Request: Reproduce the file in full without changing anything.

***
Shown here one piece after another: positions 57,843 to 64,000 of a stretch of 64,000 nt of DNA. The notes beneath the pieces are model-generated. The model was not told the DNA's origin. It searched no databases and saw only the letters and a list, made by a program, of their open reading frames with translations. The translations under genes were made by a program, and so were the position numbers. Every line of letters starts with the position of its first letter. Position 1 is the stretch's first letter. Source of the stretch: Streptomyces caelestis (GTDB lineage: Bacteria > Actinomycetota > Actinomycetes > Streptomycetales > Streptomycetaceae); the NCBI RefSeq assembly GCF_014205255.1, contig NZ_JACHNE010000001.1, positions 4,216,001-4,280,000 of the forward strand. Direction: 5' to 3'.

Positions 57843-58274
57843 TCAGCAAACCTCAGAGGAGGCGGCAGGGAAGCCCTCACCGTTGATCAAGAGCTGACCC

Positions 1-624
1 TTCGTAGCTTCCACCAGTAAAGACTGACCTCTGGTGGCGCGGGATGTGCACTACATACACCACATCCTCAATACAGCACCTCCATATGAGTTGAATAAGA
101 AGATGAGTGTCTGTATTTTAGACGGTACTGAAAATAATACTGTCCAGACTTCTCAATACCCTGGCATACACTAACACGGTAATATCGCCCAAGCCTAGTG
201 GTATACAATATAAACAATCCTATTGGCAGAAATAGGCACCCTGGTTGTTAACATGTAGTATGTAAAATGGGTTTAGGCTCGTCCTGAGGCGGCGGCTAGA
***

Shown here one piece after another: positions 57,843 to 64,000 of a stretch of 64,000 nt of DNA. The notes beneath the pieces are model-generated. The model was not told the DNA's origin. It searched no databases and saw only the letters and a list, made by a program, of their open reading frames with translations. The translations under genes were made by a program, and so were the position numbers. Every line of letters starts with the position of its first letter. Position 1 is the stretch's first letter. Source of the stretch: Streptomyces caelestis (GTDB lineage: Bacteria > Actinomycetota > Actinomycetes > Streptomycetales > Streptomycetaceae); the NCBI RefSeq assembly GCF_014205255.1, contig NZ_JACHNE010000001.1, positions 4,216,001-4,280,000 of the forward strand. Direction: 5' to 3'.

Positions 57843-58274
57843 TCAGCAAACCTCAGAGGAGGCGGCAGGGAAGCCCTCACCGTTGATCAAGAGCTGACCC

Positions 1-624
1 TTCGTAGCTTCCACCAGTAAAGACTGACCTCTGGTGGCGCGGGATGTGCACTACATACACCACATCCTCAATACAGCACCTCCATATGAGTTGAATAAGA
101 AGATGAGTGTCTGTATTTTAGACGGTACTGAAAATAATACTGTCCAGACTTCTCAATACCCTGGCATACACTAACACGGTAATATCGCCCAAGCCTAGTG
201 GTATACAATATAAACAATCCTATTGGCAGAAATAGGCACCCTGGTTGTTAACATGTAGTATGTAAAATGGGTTTAGGCTCGTCCTGAGGCGGCGGCTAGA